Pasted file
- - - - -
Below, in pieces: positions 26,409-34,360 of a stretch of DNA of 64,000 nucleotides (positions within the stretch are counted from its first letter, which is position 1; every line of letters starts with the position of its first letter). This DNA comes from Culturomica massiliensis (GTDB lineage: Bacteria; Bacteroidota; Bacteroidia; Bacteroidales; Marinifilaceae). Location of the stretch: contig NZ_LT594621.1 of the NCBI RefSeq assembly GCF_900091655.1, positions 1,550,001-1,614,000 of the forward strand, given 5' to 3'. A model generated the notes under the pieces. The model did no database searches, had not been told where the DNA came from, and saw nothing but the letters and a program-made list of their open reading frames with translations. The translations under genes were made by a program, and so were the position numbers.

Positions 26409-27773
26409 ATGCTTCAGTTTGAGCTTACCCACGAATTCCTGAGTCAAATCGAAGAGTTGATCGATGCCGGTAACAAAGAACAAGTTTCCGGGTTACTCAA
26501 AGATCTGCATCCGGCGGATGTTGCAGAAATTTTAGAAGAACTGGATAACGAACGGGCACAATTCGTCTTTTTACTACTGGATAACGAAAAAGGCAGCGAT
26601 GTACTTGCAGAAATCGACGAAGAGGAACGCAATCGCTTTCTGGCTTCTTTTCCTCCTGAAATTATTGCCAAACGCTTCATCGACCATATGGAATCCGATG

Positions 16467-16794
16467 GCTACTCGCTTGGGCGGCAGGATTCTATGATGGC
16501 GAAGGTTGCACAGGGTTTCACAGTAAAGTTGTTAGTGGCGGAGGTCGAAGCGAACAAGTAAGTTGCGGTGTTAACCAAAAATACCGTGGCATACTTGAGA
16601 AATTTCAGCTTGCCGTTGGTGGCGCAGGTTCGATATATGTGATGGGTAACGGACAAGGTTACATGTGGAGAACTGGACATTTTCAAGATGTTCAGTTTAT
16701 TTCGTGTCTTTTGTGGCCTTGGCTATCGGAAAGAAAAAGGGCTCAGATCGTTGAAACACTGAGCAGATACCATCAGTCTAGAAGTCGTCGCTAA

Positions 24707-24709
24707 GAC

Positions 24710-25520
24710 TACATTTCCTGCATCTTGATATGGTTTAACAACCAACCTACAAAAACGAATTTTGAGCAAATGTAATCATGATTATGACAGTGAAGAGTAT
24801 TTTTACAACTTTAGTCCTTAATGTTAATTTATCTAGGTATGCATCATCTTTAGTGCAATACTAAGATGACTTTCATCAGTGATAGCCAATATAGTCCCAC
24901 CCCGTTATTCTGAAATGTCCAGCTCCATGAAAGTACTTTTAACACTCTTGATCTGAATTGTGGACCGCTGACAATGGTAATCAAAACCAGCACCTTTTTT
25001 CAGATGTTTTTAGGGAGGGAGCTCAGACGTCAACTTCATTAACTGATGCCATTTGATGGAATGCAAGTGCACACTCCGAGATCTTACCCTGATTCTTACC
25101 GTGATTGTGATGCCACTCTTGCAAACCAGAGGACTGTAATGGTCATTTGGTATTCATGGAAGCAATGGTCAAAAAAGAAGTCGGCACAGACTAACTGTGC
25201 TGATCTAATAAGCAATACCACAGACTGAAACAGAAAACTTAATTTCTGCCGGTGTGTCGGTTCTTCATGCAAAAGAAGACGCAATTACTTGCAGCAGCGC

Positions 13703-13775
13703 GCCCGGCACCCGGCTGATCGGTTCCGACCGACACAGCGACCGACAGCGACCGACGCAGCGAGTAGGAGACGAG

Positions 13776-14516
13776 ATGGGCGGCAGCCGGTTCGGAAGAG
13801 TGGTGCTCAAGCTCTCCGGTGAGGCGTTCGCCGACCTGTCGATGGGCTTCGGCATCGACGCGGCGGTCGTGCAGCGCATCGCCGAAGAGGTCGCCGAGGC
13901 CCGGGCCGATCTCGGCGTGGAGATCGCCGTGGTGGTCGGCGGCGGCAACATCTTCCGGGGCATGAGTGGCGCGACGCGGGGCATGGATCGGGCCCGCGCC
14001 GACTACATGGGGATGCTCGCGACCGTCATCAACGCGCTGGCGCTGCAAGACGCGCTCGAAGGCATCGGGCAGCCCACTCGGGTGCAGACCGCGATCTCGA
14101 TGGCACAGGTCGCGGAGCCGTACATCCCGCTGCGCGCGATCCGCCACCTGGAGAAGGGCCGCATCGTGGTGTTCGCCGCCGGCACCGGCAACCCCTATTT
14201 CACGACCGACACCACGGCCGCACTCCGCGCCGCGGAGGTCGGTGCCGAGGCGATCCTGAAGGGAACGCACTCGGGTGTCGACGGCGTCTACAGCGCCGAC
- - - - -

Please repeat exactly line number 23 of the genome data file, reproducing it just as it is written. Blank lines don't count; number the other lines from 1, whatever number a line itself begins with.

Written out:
13776 ATGGGCGGCAGCCGGTTCGGAAGAG